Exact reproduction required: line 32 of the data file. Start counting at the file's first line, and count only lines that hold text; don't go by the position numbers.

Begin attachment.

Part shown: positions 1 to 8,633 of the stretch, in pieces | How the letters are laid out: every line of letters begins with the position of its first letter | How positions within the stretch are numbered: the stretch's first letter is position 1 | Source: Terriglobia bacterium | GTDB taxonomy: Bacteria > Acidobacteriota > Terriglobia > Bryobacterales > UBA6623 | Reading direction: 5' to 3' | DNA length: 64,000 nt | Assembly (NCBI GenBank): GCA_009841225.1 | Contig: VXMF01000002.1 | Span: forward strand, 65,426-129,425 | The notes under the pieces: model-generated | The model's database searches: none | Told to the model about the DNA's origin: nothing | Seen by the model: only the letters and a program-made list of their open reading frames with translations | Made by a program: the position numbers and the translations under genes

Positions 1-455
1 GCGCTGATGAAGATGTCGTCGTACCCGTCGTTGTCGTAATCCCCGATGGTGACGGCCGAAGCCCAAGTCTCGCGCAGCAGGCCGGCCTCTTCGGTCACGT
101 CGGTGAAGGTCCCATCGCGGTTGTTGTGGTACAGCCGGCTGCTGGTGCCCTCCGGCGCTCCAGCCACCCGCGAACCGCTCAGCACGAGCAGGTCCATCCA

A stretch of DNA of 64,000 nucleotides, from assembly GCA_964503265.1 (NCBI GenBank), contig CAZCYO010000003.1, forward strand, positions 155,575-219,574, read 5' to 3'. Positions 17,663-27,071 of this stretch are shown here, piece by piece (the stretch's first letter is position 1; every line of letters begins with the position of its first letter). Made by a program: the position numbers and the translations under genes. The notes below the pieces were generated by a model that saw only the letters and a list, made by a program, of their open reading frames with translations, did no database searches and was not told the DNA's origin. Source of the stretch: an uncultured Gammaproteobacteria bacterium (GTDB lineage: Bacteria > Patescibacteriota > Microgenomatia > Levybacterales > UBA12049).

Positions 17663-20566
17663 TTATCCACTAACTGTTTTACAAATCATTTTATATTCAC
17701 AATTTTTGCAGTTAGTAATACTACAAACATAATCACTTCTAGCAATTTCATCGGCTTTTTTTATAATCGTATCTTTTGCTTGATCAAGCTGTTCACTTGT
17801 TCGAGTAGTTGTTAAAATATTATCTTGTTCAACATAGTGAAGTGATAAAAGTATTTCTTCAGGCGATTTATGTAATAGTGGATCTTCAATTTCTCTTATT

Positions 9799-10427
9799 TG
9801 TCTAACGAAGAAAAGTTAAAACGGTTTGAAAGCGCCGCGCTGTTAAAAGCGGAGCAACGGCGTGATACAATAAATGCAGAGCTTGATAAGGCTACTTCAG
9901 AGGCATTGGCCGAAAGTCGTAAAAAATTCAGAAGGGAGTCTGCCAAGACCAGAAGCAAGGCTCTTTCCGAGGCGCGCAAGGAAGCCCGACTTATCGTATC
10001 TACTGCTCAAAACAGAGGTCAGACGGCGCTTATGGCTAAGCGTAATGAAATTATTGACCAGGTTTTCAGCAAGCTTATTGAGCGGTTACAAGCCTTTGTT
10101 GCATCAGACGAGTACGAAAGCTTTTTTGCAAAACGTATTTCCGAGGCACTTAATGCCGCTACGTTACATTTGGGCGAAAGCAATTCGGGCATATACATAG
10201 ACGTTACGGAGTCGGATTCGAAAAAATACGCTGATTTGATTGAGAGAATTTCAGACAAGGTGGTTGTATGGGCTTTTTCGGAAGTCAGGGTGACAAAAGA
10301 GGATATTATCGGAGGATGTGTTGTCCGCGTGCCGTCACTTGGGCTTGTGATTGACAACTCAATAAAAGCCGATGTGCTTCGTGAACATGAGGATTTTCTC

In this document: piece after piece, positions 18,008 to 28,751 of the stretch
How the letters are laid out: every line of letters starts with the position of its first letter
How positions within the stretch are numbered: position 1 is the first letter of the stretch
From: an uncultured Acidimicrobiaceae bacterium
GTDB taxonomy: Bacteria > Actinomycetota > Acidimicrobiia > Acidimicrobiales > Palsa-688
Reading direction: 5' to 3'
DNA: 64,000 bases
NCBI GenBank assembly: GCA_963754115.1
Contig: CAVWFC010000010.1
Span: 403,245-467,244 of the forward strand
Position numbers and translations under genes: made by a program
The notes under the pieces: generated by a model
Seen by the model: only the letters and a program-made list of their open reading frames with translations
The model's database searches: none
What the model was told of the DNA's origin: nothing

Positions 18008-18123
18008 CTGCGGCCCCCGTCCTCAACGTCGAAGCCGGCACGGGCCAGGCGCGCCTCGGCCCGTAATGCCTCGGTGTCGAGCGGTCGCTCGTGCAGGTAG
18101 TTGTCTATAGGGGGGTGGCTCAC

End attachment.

What the model was told of the DNA's origin: nothing